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Good Catch: M. D. Anderson

JoAnn Mick, PhD, RN, MBA

When it comes to predicting potential fouls, nurses at Houston’s University of Texas M.D. Anderson Cancer Center are scoring home runs — more than 23,000 since piloting the “Good Catch” Program in 2006. It’s unknown how many might have progressed to actual errors, but its success captured the National Patient Safety Foundation’s second annual Stand Up for Patient Safety Management Award.

Good Catch promotes the center’s Close Call Reporting System (CCRS), which had fielded only 175 reports since its season opened in August 2005. In a city that’s home base for the Houston Astros, the MD Anderson didn’t choose the name “Good Catch” on the fly.

It shifts from the negative implication of “near miss” or “close call” to focus positively on nurses’ actions to identify and prevent potential errors with medications, equipment and patient care. Actual errors are addressed via the Incident Reporting System.

“We wanted to change the culture of error reporting and increase the number of reports by making it a fun, friendly competition,” says JoAnn Mick, PhD, RN, MBA, associate director of nursing research, who proposed the program in late 2005. Now hospital-wide with four “divisions,” it was phased in over 18 months, five nursing units at a time, to provide sufficient coaching, mentoring and team development. Each unit chose a team name, and some created team logos.

Staff is often reluctant to report potential weakness because they think it reflects poorly on a unit, says Barbara Summers, PhD, MSN, vice president for nursing practice and chief nursing officer. “We’re trying to create a fair and just culture in which nursing staff feel empowered to identify opportunities to improve patient safety, and eliminate any fear of reporting,” she says.

“The staff has changed their way of thinking about near-events and systems. Documenting solidifies their commitment to patient safety. They don’t participate because they can be anonymous or because they want individual credit — they want their team to get credit for their performance,” she says.

The teams of nurses compete by divisions for prizes and a chance to play in the Good Catch League Series. At the end of the “season,” the highest-scoring nursing unit is declared League Champion.

No matter what spin you put on it, are 23,000 catches something to brag about?
“Not all reports are about risks to patient safety, and a lot are duplicates,” says Summers. “Multiple reports show prevailing problem areas and identify opportunities for patient care improvement. We all develop work-arounds that seem easier than trying to change the system, make problems fade into the background. We’re nurturing a heightened awareness for improvement. The more they report, the more they notice. Staff learn they have the power to make a change.”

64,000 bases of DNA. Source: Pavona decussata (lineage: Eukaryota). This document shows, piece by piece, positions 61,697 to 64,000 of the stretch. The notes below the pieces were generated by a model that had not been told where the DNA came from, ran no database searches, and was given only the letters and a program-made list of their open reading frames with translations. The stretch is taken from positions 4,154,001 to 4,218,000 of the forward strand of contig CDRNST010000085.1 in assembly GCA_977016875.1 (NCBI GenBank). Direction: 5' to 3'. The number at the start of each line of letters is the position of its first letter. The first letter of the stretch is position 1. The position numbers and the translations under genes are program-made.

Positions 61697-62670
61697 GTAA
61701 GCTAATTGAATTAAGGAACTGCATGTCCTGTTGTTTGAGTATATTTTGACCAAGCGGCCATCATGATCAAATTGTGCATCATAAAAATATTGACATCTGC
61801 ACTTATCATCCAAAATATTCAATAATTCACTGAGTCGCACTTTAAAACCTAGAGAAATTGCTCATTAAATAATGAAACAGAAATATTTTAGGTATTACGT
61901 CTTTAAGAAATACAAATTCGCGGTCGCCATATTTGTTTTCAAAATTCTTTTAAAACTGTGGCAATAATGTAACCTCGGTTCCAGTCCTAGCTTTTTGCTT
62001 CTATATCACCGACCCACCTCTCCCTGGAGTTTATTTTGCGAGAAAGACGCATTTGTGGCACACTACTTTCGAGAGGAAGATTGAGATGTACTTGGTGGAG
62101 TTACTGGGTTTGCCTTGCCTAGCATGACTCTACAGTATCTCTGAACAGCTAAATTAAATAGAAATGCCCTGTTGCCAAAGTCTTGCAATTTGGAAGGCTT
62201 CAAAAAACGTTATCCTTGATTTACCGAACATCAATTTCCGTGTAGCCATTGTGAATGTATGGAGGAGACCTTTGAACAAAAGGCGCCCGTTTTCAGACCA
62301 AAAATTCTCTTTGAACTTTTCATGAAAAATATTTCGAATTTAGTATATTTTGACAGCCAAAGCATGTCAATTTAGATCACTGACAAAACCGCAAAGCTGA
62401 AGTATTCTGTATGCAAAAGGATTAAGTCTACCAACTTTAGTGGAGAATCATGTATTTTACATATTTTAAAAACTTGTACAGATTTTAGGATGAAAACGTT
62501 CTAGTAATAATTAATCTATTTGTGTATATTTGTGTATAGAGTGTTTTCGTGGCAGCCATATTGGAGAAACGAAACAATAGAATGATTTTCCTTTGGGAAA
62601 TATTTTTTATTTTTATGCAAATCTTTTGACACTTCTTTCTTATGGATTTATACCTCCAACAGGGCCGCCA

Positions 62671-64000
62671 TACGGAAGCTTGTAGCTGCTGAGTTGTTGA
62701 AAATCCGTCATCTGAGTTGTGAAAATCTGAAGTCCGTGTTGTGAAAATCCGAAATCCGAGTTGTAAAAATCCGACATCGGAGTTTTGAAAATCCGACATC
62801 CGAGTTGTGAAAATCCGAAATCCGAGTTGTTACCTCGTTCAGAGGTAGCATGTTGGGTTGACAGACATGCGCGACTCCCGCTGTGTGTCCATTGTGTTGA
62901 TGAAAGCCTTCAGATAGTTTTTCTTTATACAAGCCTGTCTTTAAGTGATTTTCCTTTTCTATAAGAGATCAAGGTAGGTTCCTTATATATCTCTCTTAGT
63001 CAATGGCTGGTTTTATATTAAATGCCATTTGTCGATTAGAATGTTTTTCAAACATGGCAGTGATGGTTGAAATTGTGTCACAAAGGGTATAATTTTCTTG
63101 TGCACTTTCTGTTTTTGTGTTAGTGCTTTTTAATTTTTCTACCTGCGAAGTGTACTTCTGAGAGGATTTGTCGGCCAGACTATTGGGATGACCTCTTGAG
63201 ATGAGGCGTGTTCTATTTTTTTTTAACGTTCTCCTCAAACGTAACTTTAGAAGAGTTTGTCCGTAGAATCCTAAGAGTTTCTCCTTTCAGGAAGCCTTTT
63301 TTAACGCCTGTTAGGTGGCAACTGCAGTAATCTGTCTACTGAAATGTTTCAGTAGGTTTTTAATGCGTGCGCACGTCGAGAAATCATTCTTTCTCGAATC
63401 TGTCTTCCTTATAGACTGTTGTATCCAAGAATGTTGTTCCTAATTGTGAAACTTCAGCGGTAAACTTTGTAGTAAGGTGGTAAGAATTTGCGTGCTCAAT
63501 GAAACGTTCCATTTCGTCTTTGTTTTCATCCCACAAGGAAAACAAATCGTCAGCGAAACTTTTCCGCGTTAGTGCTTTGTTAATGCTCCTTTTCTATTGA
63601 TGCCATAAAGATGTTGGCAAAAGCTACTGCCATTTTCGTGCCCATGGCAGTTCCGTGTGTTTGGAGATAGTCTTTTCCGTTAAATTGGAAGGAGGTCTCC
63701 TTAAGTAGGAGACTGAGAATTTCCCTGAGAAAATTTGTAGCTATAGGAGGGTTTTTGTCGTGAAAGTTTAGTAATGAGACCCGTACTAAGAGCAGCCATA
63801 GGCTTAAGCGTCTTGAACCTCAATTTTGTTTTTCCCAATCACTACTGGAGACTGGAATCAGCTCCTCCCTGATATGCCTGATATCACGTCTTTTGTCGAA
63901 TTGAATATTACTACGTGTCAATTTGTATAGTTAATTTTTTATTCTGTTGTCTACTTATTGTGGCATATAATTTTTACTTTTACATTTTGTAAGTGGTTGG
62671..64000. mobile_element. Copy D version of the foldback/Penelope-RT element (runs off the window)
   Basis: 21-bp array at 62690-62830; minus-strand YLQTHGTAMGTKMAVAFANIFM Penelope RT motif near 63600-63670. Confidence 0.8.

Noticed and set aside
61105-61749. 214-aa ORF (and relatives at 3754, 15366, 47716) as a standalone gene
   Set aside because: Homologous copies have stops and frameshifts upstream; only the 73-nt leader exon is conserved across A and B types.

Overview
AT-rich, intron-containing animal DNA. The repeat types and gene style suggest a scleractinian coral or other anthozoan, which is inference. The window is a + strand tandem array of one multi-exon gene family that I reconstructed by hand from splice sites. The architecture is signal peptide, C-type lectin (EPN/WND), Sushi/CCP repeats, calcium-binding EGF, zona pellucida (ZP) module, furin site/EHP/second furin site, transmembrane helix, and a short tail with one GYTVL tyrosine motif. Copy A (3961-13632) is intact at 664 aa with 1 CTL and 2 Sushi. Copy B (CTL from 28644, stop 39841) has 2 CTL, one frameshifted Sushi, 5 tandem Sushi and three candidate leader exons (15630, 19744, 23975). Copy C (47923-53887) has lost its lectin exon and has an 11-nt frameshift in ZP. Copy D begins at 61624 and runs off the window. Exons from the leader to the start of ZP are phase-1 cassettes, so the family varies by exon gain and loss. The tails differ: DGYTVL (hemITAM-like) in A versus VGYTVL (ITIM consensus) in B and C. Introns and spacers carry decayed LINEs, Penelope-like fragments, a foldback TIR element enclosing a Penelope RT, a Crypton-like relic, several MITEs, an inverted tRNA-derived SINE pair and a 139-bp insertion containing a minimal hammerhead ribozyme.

She and Mick predict the longer the program lasts, the more the numbers will increase.

Any hospital can replicate the program’s premise, says Summers, and it’s remarkably cost effective. With user-friendly software, it takes less than three minutes to enter a report, anonymously if desired, from any hospital computer. Entries are also reviewed in end of shift reports. No extra staff is required, and data is collected and processed by the Quality Improvement department. The cost of pizza, awards and the “Good Catch” pins is minimal.

Good Catch has changed the organizational culture, and evolved to encompass all employees — and beyond. For example, after nurses reported leaking IV ports to a manufacturer, the company reviewed and revised its welding process.

“What started as patient safety has blossomed to quality of patient care processes,” says Mick. “We can look at every step in a process to see cause, effects and improvements. It’s now open to all employees, and [they participate] because of the excitement of the program.”

By | 2020-04-15T15:33:10-04:00 March 10th, 2008|Categories: Regional, South|0 Comments

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